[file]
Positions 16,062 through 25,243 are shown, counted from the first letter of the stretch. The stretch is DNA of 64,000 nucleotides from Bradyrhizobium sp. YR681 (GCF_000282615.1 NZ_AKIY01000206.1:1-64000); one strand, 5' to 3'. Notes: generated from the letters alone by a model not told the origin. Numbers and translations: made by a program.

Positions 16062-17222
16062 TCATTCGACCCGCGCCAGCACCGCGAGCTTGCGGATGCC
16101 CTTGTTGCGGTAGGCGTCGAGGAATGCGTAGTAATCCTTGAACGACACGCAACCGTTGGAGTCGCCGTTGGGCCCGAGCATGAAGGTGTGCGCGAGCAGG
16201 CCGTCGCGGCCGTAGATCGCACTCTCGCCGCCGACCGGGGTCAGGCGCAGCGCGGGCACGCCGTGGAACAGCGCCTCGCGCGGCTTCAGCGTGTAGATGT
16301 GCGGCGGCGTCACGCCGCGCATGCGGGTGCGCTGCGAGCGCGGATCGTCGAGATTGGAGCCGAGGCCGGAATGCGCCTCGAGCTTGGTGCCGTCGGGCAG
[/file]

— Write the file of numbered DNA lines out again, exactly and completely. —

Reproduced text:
Positions 16,062 through 25,243 are shown, counted from the first letter of the stretch. The stretch is DNA of 64,000 nucleotides from Bradyrhizobium sp. YR681 (GCF_000282615.1 NZ_AKIY01000206.1:1-64000); one strand, 5' to 3'. Notes: generated from the letters alone by a model not told the origin. Numbers and translations: made by a program.

Positions 16062-17222
16062 TCATTCGACCCGCGCCAGCACCGCGAGCTTGCGGATGCC
16101 CTTGTTGCGGTAGGCGTCGAGGAATGCGTAGTAATCCTTGAACGACACGCAACCGTTGGAGTCGCCGTTGGGCCCGAGCATGAAGGTGTGCGCGAGCAGG
16201 CCGTCGCGGCCGTAGATCGCACTCTCGCCGCCGACCGGGGTCAGGCGCAGCGCGGGCACGCCGTGGAACAGCGCCTCGCGCGGCTTCAGCGTGTAGATGT
16301 GCGGCGGCGTCACGCCGCGCATGCGGGTGCGCTGCGAGCGCGGATCGTCGAGATTGGAGCCGAGGCCGGAATGCGCCTCGAGCTTGGTGCCGTCGGGCAG